Martin Langeveld has this excellent post on the Nieman J-Lab site that summarizes some work done by Albert Sun, a UPenn math and economics student, Mouths of Babes Class of 2010. Sun tackles a topic that’s received little treatment: price discrimination in charging for content. I’ve been wondering when someone would do this. And as Langeveld points out, a lot of the things we are talking about these days can be explained by the trusty Samuelson text and our Micro 101 notes (e.g. the nature of a “public good,” the inherent instability of cartels, etc.)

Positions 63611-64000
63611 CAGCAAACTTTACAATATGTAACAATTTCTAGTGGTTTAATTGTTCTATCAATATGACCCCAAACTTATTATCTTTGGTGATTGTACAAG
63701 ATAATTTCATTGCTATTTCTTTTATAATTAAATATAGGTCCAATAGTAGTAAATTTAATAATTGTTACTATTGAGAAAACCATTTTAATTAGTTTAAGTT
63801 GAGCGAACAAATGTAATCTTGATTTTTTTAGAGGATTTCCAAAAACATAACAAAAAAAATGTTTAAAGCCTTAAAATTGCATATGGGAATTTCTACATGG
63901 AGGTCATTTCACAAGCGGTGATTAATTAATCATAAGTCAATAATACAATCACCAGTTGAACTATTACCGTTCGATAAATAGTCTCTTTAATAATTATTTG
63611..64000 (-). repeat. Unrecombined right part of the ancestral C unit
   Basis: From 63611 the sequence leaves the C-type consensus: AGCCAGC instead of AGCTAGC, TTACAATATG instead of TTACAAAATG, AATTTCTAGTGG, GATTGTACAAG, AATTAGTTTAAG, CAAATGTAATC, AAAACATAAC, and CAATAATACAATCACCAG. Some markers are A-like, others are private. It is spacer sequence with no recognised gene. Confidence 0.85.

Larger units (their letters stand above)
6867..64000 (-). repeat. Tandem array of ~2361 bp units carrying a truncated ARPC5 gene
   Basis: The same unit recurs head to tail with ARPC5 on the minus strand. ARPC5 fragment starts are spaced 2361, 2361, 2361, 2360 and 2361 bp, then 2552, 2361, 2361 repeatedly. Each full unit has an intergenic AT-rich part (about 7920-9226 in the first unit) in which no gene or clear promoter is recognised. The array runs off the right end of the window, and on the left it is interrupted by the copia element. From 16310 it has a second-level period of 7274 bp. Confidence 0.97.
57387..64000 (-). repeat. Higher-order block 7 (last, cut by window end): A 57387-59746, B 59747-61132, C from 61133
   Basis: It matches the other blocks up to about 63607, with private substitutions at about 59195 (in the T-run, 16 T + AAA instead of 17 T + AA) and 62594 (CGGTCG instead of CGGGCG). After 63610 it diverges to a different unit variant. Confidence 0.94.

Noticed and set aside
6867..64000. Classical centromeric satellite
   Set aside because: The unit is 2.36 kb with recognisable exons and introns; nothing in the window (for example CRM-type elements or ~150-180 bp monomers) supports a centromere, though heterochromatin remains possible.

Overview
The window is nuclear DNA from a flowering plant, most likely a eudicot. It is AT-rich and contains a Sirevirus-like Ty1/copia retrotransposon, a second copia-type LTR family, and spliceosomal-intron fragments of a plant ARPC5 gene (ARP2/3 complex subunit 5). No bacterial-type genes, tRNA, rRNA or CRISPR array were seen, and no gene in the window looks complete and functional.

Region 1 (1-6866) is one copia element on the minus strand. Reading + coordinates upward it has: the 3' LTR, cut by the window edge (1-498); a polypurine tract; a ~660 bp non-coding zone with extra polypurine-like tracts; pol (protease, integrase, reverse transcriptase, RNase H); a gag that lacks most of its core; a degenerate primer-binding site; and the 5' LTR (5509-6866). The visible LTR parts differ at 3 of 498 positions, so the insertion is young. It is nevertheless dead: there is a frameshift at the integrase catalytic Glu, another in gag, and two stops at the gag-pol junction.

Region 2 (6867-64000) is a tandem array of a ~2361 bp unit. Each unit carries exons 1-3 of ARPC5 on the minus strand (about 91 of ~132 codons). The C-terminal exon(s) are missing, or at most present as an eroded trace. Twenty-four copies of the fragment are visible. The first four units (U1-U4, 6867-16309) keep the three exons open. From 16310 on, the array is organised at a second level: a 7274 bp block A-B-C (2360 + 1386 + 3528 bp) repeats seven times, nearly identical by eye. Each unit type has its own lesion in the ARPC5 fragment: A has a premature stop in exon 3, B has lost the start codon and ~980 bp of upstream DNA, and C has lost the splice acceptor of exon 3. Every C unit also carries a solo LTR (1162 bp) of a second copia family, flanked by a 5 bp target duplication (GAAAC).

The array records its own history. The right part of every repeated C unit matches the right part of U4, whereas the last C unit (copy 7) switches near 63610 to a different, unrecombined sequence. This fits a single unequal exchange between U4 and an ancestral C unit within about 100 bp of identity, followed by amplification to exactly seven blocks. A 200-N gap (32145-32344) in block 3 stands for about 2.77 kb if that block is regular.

And I get Sun’s arguments, for the most part. But here’s what’s nagging me: perhaps the central lesson of any basic microeconomics text is that in order to maximize profit, the firm prices to marginal cost. And in a world of free, perfect copies, isn’t the marginal cost of nearly all web content……zero?